Kevin John Ryan, 40, was the victim of a fatal stabbing in Emu Park.
Kevin John Ryan, 40, was the victim of a fatal stabbing in Emu Park. Facebook

Murder victim's unhealed injuries examined in post mortem

KEVIN John Ryan's body had fresh minor bruises on his head, chest and arms as well as a fatal stab wound.

This is what Rockhampton Magistrates Court heard on Tuesday during the committal hearing of his accused murderer, Kimberley Ruth Mitchell.

Ms Mitchell is accused of murdering Kevin John Ryan, 40, on October 4, 2017, after stabbing him in the chest outside her block of units in Emu Park.

She was 27 years old at the time of her arrest on January 9 last year.

Police prosecutor Sergeant Shaun Janes handed up 67 statements from 59 witnesses during Tuesday's hearing.

He also handed up 64 exhibits including photographs, audio recordings of conversations, body camera footage, forensic reports, crime scene warrant, door knock questionnaire responses, Police Link and 000 call recordings and mobile phone analyses.

The exhibits also included CCTV footage from IGA, Emu Park NewsPower, Endeavour Inn, Townsville Women's Correctional Centre and Bendigo Bank. After the prosecution handed up the evidence, forensic pathologist Dr Rohan Samarasinghe was cross examined by defence barrister Ross Lo Monaco about the post mortem results.

The court heard the post mortem was conducted three days after Mr Ryan died and the evidence indicated he was stabbed at 3.40pm.

Mr Samarasinghe noted multiple fresh bruises/injuries on Mr Ryan's head, neck, chest, right upper limb, right lower limb and left lower limb.

He told the court that they were all fresh, but he could not determine a time frame in which Mr Ryan received the injuries compared to when he died.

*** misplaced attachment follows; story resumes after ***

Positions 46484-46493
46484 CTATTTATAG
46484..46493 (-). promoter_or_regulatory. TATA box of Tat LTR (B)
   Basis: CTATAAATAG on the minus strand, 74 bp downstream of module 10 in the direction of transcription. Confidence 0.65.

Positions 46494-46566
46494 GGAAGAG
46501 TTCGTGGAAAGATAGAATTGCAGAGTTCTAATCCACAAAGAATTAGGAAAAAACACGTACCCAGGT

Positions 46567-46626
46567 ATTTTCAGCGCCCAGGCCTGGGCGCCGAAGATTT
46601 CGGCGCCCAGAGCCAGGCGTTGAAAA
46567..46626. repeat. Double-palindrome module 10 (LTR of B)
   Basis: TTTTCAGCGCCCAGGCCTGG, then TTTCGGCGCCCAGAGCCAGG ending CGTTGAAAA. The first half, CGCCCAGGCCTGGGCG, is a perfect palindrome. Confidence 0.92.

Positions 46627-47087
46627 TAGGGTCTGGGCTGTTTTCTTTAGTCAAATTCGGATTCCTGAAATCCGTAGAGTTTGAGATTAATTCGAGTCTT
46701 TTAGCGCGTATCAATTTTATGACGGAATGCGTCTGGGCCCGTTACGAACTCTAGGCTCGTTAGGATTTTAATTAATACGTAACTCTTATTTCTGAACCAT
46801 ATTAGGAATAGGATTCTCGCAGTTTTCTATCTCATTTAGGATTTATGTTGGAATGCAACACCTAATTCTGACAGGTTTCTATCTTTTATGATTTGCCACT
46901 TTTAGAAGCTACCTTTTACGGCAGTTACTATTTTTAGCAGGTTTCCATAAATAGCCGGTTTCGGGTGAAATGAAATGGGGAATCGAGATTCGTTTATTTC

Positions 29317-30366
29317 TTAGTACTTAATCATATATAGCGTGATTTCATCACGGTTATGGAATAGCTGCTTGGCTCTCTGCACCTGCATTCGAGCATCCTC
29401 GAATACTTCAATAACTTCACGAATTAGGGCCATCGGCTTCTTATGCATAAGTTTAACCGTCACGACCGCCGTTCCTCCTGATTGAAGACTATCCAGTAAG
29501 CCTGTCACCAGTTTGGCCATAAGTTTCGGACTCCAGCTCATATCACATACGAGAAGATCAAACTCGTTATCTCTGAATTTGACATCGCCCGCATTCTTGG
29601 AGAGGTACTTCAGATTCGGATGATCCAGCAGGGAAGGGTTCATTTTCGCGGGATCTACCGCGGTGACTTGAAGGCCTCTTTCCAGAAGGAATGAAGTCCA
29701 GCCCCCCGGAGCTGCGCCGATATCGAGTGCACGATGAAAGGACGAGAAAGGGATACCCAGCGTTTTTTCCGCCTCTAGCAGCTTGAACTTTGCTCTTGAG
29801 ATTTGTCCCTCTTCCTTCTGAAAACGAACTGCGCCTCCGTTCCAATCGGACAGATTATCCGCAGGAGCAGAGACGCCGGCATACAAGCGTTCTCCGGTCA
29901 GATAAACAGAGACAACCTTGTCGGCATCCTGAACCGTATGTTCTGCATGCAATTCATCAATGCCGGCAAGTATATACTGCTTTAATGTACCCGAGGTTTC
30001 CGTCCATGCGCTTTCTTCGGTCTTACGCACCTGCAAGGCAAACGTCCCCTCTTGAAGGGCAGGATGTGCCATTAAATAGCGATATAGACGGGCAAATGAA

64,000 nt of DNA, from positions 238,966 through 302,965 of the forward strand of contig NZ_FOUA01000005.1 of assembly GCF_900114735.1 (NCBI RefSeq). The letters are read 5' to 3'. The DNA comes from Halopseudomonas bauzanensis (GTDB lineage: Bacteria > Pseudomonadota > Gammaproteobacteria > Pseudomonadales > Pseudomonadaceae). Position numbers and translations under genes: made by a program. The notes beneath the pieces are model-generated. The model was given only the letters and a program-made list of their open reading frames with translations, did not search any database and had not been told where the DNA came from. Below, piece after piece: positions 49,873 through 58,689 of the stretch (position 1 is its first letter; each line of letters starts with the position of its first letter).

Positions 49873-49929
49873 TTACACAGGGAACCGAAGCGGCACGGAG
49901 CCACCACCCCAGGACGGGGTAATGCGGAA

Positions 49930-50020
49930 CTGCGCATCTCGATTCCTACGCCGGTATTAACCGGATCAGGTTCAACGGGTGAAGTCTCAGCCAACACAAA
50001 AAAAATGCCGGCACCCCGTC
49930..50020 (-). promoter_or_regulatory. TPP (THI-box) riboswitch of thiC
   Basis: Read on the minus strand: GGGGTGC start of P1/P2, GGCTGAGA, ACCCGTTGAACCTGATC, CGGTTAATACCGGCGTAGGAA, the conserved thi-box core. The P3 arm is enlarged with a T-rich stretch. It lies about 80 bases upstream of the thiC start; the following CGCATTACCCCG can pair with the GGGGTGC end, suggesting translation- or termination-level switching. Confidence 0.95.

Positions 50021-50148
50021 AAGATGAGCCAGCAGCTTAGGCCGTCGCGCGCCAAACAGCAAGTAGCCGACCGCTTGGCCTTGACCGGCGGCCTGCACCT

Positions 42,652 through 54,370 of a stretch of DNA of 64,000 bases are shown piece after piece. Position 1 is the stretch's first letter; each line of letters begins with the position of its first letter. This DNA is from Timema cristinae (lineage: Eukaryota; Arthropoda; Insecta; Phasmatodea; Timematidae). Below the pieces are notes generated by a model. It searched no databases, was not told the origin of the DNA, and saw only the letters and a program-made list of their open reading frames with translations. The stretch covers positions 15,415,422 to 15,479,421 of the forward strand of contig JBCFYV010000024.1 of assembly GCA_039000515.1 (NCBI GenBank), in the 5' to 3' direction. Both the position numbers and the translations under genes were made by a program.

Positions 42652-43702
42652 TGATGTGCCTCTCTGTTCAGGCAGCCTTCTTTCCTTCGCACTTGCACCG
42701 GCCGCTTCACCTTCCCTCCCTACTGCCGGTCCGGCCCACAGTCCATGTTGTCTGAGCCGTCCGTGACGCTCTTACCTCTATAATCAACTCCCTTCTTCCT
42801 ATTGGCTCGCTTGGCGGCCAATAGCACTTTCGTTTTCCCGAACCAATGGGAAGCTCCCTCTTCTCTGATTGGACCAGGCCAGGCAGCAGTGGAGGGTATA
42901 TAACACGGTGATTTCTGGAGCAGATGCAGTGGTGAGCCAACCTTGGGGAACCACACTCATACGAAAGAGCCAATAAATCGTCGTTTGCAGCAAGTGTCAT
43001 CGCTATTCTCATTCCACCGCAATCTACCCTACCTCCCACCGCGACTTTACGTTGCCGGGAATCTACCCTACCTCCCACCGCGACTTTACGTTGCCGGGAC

The court heard the injuries included a 3cm by 3cm laceration on his forehead extending upwards from his eyebrows, nine small linear abrasions on the right side of the neck and four injuries on his right upper limb.

"The interesting thing .... there is no sign of any healing in any of these," Dr Samarasinghe said.

Mr Lo Monaco asked Dr Samarasinghe about measuring the depth of the stab wound.

"It is extremely difficult to (determine) accurate depth," Dr Samarasinghe said.

He said you can't tell how far into the cavity it had gone to cause the injury due to variables such as the lung diameter changes with breathing and the heart as it pumped blood.

Dr Samarasinghe said the stab wound penetrated a minimum nine centimetres in a downwards and slightly inwards direction.

He said there were many variables involved in determining the force required to cause such a wound, including sharpness of the weapon, nature of the weapon, clothing on the victim and others.

"To damage a bone like in this case, you would need a significant amount of force," Dr Samarasinghe said.

The court heard police seized seven knives which Dr Samarasinghe assessed and determined a red handled serrated blade about 10cm long was the most likely of the seven to be the murder weapon.

Dr Samarasinghe said a sharp blade was unlikely to cause the pattern in the cut to Mr Ryan's third left rib and the blade of the red handled knife was the most likely to have caused the wound to Mr Ryan's pulmonary wall.

Ms Mitchell has been ordered to stand trial in the Supreme Court in Rockhampton.

No date has been set and no pleas entered.